At NIH, Dr. Corbett’s research included studying coronaviruses, such as Middle East Respiratory Syndrome (MERS) and Severe Acute Respiratory Syndrome (SARS), and working on vaccine development. While her work with coronavirus vaccine development had not focused on a single approach to vaccination, once the COVID-19 pandemic started, Corbett was asked to lead a team of scientists who quickly focused on a previously explored but unlicensed approach — mRNA vaccine technology. They partnered with the biotechnology company Moderna to develop and test an mRNA COVID-19 vaccine. In this vaccine, messenger RNA, or mRNA, delivers instructions that the cells use to generate the SARS-CoV-2 spike protein. As the immune system responds to these spike proteins, it becomes adept at recognizing this virus, so that during future encounters, it is ready to quickly respond and stop the virus from causing severe illness or death. Watch this animation to find out more about how COVID-19 mRNA vaccines work.

In March 2020, Dr. Corbett, along with her colleagues Dr. Anthony Fauci and Dr. Barney Graham, gave a tour of the lab to top government officials with Corbett sharing her research and answering questions. A few days later, President Donald Trump signed a coronavirus relief bill for $8.3 billion dollars, including funds specifically earmarked for vaccine research. 

Along with helping to design the vaccine, Dr. Corbett led the preclinical studies for the Phase I clinical trial and worked to create the assays used to test clinical trial samples. During the Moderna vaccine trials, Corbett worked to ensure that people of color were included in the studies in numbers reflective of their proportion of the general population. In December of 2020, the U.S. Food and Drug Administration (FDA) issued an emergency use authorization (EUA) for the Moderna mRNA COVID-19 vaccine. 

In the spring of 2021, Dr. Corbett became an assistant professor of immunology and infectious diseases at the Harvard T.H. Chan School of Public Health, heading the Coronaviruses & Other Relevant Emerging Infectious Diseases (CoreID) Lab. She is also the Shutzer Assistant Professor at the Harvard Radcliffe Institute. Dr. Corbett has received numerous awards, including The 2020 Golden Goose Award from the American Association for the Advancement of Science (AAAS), the 2020 Norman P. Salzman Memorial Award in Basic and Clinical Virology from the Foundation for National Institutes of Health, the 2020 Early Career Applied and Biotechnological Research Award from the American Society for Microbiology, the 2021 Benjamin Franklin NextGen Award from the Franklin Institute, and the 2021 African Americans in Health Care Award from Kaiser Permanente.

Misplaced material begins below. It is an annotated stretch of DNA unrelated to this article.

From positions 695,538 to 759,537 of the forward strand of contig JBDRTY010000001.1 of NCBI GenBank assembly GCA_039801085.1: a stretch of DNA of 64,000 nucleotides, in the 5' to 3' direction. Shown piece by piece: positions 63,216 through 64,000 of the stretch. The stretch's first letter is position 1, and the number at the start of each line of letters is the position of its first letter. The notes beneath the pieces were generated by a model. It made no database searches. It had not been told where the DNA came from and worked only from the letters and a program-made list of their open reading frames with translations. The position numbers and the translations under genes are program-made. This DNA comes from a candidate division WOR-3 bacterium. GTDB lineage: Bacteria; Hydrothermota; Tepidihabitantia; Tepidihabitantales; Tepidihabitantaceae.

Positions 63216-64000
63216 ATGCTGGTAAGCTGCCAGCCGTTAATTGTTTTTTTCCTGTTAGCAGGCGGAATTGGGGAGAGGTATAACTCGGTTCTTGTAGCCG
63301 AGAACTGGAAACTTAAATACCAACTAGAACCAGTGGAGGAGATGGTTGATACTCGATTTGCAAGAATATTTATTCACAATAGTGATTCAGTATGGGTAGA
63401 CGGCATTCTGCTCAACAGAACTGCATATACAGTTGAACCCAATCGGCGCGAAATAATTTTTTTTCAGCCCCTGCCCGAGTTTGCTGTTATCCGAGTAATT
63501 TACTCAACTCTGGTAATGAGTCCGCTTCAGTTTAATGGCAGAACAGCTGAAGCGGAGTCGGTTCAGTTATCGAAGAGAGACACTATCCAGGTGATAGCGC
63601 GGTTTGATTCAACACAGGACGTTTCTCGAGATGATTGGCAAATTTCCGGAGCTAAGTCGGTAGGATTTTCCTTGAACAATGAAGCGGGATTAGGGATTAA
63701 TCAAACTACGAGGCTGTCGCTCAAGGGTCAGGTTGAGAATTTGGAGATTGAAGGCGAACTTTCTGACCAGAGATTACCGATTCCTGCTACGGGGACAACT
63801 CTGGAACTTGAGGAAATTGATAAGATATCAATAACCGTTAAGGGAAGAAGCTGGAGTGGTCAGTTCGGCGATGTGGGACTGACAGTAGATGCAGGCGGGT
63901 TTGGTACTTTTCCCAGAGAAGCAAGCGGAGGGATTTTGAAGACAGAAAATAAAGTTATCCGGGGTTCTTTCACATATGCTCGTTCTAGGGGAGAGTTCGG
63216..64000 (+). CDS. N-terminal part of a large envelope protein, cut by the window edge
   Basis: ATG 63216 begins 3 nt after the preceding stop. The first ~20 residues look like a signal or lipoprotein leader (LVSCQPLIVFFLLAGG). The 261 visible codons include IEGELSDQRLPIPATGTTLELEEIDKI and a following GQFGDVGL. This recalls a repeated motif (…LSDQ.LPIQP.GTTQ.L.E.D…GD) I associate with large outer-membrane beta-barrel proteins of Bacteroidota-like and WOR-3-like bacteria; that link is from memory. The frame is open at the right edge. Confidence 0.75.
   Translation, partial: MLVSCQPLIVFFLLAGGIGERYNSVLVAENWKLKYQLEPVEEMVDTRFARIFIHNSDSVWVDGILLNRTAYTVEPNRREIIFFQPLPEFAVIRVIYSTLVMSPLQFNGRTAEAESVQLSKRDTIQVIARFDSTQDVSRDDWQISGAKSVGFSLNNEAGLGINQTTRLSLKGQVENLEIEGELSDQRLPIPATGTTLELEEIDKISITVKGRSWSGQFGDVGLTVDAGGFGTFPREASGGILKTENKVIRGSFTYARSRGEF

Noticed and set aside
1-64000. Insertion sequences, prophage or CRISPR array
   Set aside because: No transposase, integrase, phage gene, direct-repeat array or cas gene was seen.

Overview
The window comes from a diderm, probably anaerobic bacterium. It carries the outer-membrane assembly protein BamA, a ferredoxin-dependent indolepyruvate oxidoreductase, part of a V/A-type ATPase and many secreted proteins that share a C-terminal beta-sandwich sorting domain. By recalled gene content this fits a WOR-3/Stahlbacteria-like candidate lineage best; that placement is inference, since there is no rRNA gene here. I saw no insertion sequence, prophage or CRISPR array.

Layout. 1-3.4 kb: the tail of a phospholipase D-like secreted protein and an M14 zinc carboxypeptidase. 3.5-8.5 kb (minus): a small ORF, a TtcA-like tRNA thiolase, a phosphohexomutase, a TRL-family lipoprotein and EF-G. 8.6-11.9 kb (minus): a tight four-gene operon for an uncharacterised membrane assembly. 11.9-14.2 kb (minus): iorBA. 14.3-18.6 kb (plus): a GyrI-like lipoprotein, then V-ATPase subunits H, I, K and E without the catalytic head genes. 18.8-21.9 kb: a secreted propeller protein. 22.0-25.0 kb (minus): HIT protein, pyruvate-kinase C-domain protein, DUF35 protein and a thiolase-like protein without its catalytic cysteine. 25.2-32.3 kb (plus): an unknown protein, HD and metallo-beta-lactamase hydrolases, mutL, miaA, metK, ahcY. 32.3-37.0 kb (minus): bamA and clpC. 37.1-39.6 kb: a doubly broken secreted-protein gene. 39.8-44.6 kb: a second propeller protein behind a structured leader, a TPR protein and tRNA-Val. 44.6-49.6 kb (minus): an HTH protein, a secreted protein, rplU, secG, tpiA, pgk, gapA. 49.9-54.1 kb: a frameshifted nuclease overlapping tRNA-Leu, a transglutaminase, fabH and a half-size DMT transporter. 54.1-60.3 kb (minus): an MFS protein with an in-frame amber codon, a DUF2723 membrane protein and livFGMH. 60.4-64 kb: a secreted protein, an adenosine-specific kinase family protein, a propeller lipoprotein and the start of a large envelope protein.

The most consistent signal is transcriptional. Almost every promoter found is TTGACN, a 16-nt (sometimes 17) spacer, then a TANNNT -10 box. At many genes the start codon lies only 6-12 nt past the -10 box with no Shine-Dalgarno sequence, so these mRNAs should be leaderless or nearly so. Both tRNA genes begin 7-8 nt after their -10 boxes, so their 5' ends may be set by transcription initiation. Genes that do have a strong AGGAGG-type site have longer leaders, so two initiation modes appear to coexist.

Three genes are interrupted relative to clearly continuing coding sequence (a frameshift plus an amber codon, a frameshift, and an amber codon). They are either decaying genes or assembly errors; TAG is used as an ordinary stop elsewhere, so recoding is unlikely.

In addition to her research, Dr. Corbett is a vocal advocate for health equity and uses her talent for science communication to reach out to others, especially those with questions about vaccines. Reframing vaccine hesitancy as “vaccine inquisitiveness,” Dr. Corbett has spoken at churches and other community organizations, working to demystify the science of vaccines and improve confidence in the coronavirus vaccine, especially among minority populations, which have been disproportionately affected by COVID-19.  

Dr. Corbett embraces her visibility as a young, Black female scientist and is aware of being a role model. She encourages others to be involved in science and in their communities, and to be themselves. Dr. Corbett describes herself as Christian, sassy, bright, fashionable, Southern, and empathetic, stating that all of these aspects of her identity are integral to her success. “I’m all of these things that make me into this person, that make me a better scientist. I think that is the most important part of the story—that people drive the research.” (UMBC, 2021).